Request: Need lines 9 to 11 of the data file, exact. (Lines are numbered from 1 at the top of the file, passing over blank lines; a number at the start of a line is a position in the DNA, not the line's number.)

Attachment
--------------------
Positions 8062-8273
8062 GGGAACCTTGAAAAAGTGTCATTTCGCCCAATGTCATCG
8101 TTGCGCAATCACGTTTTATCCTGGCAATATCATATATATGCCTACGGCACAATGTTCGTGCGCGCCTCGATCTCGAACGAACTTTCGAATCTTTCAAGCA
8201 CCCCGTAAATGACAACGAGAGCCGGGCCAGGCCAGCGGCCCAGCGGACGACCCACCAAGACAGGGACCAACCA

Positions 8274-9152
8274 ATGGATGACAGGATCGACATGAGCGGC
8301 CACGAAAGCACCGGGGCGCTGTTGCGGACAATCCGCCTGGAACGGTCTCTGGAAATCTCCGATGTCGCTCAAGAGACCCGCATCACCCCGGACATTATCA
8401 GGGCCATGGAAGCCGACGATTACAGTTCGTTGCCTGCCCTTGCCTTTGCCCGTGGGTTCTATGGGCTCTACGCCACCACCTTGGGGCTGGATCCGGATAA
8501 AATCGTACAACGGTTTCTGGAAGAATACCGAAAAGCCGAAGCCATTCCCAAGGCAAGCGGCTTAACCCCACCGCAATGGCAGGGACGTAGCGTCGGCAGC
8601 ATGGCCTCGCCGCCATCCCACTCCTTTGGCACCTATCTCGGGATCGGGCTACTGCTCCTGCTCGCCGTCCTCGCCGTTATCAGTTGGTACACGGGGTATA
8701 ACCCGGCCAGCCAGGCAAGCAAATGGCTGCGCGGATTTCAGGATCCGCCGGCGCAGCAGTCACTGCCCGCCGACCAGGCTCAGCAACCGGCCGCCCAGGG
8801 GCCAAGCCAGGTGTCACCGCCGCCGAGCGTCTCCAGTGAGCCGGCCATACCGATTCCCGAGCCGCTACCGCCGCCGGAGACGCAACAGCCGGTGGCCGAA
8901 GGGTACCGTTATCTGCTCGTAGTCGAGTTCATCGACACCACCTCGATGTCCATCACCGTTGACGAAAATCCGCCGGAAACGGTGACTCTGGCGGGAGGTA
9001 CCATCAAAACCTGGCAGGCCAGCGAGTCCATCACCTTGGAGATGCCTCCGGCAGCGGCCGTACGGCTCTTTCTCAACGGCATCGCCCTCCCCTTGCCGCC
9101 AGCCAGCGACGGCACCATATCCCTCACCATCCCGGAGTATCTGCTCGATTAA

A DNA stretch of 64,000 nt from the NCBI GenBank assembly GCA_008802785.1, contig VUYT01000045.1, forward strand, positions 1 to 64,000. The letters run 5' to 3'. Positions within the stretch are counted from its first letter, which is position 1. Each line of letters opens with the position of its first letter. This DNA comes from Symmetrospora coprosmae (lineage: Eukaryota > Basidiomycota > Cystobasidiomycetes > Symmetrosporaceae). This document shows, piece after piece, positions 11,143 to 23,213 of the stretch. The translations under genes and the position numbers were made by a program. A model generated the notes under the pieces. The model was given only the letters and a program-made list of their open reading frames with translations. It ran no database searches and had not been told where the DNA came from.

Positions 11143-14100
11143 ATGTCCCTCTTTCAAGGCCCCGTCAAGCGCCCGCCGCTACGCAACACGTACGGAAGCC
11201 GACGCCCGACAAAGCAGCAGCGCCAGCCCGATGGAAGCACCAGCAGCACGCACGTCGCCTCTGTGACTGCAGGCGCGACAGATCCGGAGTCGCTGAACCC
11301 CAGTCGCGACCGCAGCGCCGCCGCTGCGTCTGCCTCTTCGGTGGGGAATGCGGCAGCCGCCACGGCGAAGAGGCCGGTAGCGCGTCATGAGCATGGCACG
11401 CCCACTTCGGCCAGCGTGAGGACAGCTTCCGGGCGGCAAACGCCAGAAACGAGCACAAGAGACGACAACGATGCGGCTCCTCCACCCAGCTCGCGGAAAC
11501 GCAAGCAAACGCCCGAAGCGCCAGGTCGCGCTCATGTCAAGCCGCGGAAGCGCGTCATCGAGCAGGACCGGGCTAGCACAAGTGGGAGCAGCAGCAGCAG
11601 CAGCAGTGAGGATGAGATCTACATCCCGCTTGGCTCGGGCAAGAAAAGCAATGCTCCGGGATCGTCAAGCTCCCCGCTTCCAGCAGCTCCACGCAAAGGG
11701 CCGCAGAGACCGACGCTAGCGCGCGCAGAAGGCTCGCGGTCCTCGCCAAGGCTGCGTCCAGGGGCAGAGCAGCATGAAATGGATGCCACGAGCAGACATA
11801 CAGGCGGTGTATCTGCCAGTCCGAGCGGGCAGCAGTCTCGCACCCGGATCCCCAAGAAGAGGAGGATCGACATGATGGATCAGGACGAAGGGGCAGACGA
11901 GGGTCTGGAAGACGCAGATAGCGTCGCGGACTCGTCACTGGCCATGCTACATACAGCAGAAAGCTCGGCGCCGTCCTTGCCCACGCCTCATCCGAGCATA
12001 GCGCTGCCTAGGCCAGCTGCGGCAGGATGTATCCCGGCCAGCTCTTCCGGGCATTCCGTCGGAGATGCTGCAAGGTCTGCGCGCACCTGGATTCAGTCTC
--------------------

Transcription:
8501 AATCGTACAACGGTTTCTGGAAGAATACCGAAAAGCCGAAGCCATTCCCAAGGCAAGCGGCTTAACCCCACCGCAATGGCAGGGACGTAGCGTCGGCAGC
8601 ATGGCCTCGCCGCCATCCCACTCCTTTGGCACCTATCTCGGGATCGGGCTACTGCTCCTGCTCGCCGTCCTCGCCGTTATCAGTTGGTACACGGGGTATA
8701 ACCCGGCCAGCCAGGCAAGCAAATGGCTGCGCGGATTTCAGGATCCGCCGGCGCAGCAGTCACTGCCCGCCGACCAGGCTCAGCAACCGGCCGCCCAGGG